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2018-03-28 09:09:25  + video 

One of China’s most hydropower-reliant provinces is saying goodbye to small dams because of the hazards they pose to nature reserves.

In a Tuesday video report by The Paper, Sixth Tone’s sister publication, a demolition team is seen setting explosives to a small hydropower (SHP) station in Jinkouhe, a district in the southwestern city of Leshan. The razing is the latest since the Sichuan Development and Reform Commission released a notice in August 2017 calling for SHP stations with installed capacities of 50 megawatts or less to be dismantled.

The provincial government also said in the notice that all SHP stations in “core areas” of national and provincial nature reserves should be demolished by the end of 2017, while those located outside of those areas or in lower-level reserves should be assessed and demolished by June of this year if they did not go through the proper approval channels. According to the notice, the explicit purpose of the move is to protect the environment.

Over the course of one week in mid-March, seven SHP stations in Jinkouhe District were entirely or partially destroyed to allow water to flow unimpeded, a government official says in the video. “Some stations have been operating for around 20 years,” says a local resident. “The river has dried up, and the fish have disappeared.”

Both experts and laypeople believe the dams are responsible.

To restore the environment, Sichuan province has begun demolishing small hydropower stations located within nature reserves. By Xu Hui, Zeng Yiwen, and Lu Yunwen/Sixth Tone

“Many SHP projects have a negative impact on the local ecology because they destroy and block habitats for aquatic animals,” said Zhang Boju, secretary-general of Friends of Nature, a Beijing-based NGO. Zhang told Sixth Tone that the projects limit the number of species in their surroundings and impede natural water flow.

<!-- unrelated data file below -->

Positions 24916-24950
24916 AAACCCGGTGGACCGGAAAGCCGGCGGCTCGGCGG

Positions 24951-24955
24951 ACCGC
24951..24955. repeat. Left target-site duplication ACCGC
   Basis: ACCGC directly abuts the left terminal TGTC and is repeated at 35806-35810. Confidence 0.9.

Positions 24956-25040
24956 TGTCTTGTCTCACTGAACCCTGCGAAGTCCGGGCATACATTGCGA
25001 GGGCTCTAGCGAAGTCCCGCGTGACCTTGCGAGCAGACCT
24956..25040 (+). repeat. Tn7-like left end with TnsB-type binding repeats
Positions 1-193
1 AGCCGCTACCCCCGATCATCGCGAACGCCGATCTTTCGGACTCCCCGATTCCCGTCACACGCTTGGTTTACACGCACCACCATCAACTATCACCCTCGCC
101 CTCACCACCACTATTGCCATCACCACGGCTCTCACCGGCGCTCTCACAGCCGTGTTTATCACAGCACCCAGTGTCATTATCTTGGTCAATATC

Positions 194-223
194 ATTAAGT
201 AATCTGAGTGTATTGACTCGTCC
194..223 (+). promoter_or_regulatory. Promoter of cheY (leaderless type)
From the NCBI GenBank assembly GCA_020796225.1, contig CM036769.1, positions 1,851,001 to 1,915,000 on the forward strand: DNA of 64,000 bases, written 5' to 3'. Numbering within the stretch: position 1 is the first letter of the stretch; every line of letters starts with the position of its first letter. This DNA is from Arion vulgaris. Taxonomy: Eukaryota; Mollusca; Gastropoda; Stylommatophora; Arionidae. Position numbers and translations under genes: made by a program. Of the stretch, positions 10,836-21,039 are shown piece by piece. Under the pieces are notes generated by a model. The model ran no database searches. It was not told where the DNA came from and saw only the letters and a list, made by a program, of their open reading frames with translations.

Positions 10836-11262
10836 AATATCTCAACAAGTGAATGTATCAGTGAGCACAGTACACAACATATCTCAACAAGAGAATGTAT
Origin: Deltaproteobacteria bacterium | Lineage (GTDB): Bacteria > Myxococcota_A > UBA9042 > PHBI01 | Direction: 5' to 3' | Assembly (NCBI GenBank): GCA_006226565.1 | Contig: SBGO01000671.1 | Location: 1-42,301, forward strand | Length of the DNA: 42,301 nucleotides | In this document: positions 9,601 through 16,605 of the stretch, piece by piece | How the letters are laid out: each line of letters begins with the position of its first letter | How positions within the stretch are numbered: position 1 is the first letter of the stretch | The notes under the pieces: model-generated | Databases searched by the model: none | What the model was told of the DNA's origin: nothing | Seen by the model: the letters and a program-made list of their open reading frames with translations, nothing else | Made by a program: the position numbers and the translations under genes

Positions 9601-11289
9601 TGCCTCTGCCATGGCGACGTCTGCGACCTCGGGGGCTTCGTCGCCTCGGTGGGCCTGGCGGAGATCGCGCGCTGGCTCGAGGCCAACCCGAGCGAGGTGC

Another problem, Zhang added, is overcapacity: Many of the dams were built by private investors hoping to sell electricity to the state grid — but in the absence of regulations, so many SHP stations were built that the province now has more electricity than it knows what to do with. To cope with the power glut, some areas have begun introducing energy-intensive industries such as chemical plants and cryptocurrency mines.

Last July, after several unapproved mines and hydropower stations were discovered within a nature reserve in the northwestern province of Gansu, the national environment and water ministries conducted inspections of the country’s 446 national parks.

Sichuan and neighboring Yunnan are rich in water, and as such have the highest installed capacities in the country. But the governments of both provinces last year announced their intentions to curb SHP, citing mounting environmental concerns. Sichuan even banned all future SHP projects outright.

SHP has been an important energy source for rural China since the 1950s, when the central government began encouraging the construction of small dams to supply villages with electricity. Today, China is a hydropower giant, accounting for 51 percent of the world’s total installed capacity, according to a United Nations report.

Apart from being a clean source of energy, SHP is also viewed as an important part of China’s poverty alleviation campaign. In 2016, the central government invested 300 million yuan ($48 million) in hydropower development in Hunan, Shaanxi, and other provinces. According to this pilot project, a portion of the income generated by these subsidized SHP stations would be given to impoverished households.

In The Paper’s video, a Jinkouhe resident says that the government began encouraging hydropower development to bolster the local economy after logging was banned in 2002.

“SHP is not a bad thing: It plays a significant role in supplying electricity to areas in need of energy,” said Zhang. Still, he added, the mentality of tackling problems retroactively rather than proactively remains prevalent in some places. In February, Friends of Nature sued the companies responsible for developing a hydropower station near a nature reserve in Yunnan because of the risk it posed to the environment.

In December 2016, the central government introduced stricter criteria for hydropower environmental impact assessments — a crucial step in their approval process.

“I hope the government can stick to the principle of scientific development and prioritize the ecosystem as it assesses these projects so that ‘green SHP’ would be more than just a slogan,” Zhang said.

Editor: David Paulk.

(Header image: An exterior view of a small hydropower station in Jinkouhe District, Leshan, Sichuan province, March 2018. Xu Hui for Sixth Tone)